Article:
Words to live by

Stu Maschwitz of the ProLost blog recently posted a list of things to bear in mind when making a movie: [Link]

  • It’s better for a film to have good audio than shallow depth of field.
  • It’s better to have control over your camera than to shoot in HD.
  • It’s better to have good lighting than raw 4K.
  • It’s better to put time into color correction than visual effects.
  • It’s not HD if it’s not in focus.
  • There’s no such thing as a rough cut with no sound.
  • Your story is told using the images you create, not the ones you intended to create.
  • You’re not done editing until you’ve watched your film with an audience of people who don’t care about your feelings.
  • Your film is still too long.
  • Your next film will be better. How’s it coming?

I couldn’t agree more, especially with the last two. Here are a couple I’d add:

  • Story is more important than production value.
  • Handheld camera is sometimes OK.
  • Shooting coverage makes you lazy—avoid it when you can.
  • If you don’t understand it, don’t shoot it.
  • A good idea doesn’t necessarily make a good film.
  • If you don’t love your movie, nobody else will.

Thus have I spoken.

17 thoughts on “Words to live by

  1. I suppose you’re right. And as long as we’re speaking about this:

    Didn’t you say over the summer that you shot coverage. and that I shot coverage, and that shooting coverage wasn’t all that bad? Because you’re not allowed to change your mind on anything, Andrew.

  2. Vvinni, shooting coverage is something you do and it’s something I do. It’s perfectly natural and it’s nothing to be ashamed of, but it’s not something to be particularly proud of. Like pooping. Or watching Titanic.

    You shoot coverage when you don’t have time to do something better. When you say, “OK, we’ll get a master two-shot and then two close shots and an establishing wide,” essentially what you’re saying is, “OK, I don’t know how to do anything unique or interesting with this scene.” That’s not necessarily a problem in a case-by-case basis, but you can see how relying on coverage too often could be a dangerous precedent to set.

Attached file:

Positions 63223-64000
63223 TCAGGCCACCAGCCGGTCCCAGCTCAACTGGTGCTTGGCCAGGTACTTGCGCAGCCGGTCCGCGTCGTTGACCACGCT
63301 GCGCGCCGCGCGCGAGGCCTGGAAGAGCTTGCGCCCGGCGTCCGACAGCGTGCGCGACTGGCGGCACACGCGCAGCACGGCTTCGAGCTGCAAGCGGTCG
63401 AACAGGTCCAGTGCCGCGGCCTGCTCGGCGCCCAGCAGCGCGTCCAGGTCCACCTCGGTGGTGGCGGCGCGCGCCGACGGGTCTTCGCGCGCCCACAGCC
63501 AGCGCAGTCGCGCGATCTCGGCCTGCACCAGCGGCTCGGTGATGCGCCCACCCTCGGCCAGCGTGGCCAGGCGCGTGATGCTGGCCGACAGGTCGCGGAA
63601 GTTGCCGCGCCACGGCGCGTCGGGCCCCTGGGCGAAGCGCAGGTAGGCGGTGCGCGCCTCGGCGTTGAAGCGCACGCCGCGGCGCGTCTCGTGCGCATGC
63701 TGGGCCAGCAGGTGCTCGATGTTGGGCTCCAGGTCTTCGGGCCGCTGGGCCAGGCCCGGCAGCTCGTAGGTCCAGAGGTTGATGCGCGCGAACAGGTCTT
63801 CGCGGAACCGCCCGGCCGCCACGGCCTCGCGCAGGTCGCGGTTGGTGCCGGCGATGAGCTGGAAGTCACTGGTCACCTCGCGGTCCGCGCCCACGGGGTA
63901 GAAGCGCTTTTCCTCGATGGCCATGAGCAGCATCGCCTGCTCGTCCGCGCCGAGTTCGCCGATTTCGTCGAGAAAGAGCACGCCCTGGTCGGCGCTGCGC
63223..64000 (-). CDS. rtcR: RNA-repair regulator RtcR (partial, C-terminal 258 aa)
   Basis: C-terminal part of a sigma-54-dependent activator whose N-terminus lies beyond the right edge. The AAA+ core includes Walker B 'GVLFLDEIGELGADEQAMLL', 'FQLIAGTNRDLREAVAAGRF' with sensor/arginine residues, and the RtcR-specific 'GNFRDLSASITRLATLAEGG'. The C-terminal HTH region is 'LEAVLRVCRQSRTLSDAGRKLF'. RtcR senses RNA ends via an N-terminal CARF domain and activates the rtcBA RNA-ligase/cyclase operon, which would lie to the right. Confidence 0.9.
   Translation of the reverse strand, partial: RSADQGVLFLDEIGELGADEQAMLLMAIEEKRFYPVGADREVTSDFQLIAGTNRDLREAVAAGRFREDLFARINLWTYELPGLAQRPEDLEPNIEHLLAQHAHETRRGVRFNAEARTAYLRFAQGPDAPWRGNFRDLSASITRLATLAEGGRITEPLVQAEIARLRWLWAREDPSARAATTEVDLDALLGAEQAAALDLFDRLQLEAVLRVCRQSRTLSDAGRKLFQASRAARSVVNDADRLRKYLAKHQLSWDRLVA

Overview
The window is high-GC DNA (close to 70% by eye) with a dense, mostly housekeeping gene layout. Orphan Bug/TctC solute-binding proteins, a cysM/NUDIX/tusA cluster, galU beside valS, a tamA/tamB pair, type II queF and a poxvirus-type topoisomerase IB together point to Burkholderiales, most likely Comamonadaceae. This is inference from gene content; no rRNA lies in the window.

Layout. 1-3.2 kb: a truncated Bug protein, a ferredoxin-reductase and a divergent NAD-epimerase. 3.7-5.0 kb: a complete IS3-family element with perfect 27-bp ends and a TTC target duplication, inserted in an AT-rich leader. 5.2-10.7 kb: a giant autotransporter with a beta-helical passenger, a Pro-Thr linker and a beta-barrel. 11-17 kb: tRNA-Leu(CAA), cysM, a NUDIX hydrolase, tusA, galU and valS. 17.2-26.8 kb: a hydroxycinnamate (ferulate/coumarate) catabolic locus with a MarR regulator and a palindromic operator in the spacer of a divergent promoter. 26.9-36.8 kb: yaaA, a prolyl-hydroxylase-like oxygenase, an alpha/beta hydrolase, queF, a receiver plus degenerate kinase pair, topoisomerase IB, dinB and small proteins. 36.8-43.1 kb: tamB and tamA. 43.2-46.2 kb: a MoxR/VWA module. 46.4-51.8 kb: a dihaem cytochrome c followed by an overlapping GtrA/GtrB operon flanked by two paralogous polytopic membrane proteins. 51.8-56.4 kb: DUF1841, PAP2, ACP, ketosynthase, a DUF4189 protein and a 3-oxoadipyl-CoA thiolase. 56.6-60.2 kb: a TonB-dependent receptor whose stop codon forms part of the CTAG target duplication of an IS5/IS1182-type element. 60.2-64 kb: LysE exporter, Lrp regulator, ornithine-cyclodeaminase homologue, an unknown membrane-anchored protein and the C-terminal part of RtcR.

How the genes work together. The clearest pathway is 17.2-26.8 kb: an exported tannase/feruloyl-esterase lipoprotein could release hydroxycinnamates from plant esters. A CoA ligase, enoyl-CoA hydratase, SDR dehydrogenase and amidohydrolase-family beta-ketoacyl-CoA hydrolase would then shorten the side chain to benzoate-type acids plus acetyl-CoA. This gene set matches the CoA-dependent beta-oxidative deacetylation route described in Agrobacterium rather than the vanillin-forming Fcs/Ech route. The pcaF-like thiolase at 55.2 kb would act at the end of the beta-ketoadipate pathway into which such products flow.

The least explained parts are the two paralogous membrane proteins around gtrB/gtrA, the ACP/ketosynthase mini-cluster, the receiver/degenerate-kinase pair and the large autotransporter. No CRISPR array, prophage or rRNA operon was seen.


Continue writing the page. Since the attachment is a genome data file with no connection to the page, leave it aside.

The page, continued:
3. It’s always funnier when it happens to a cat.

    And, I vaguely see what you’re saying. I see what you’re saying when it applies to a regular person who decides to not do anything too interesting with the two shot or master wide or what-not.

  4. It doesn’t matter how interesting you make your coverage. It doesn’t matter if you shoot it upside-down on a 20-foot jib. When you shoot coverage “for safety” you give yourself too many editing options and it’s a cop-out from trying to make a more well-considered, dynamic vision of the scene work, and because you’re pulling so many takes, you’re wasting time and money and the performances will suffer, and so will continuity.

    Better option: boards and/or a shooting script, and stick to your production plan. If a shot doesn’t work, take it again and do it until it does work, rather than giving up and shooting inserts or a master wide to cover up your mistakes.

  5. You know what’s awesome? Theatre people don’t have to deal with any of that crap.

    Haha! Suckers!

    P.S. My major is better than yours (and theatre) because I got credit for climbing and kayaking.

    NYEH NYAH!

  6. I suppose this is something that’s learned when shooting on film, and since I’ve only done video and digital (which is much cheaper) I’ll never know until I do. So, until I soot on film I’m going to be lazy.

    And Greg: I could probably get credit for those things but I want to put my tuition dollars to better use. And Theatre people have to worry about getting not just one scene right, but the whole thing. And if you don’t get it right, chances are you’re screwed for the rest of your run and no one will like you.

  7. What you will learn very quickly, Vvinni, is that just because tape is cheap, that doesn’t mean shooting video is cheap. Whether you’re shooting film or video, time is what costs the big bucks, and calling too many takes is a MAJOR waste of time and, therefore, money.

    Hate to break it to you, but filmmaking is expensive, no matter how you do it, and laziness makes it more expensive, no matter how much you cut corners on picture quality.

  8. Vvinni: But would that credit go directly towards your major? No? Didn’t think so!

    … Really, I’m just trying to insert myself into the conversation. I don’t really have a point to make about any major being superior…

    I’m lonely.

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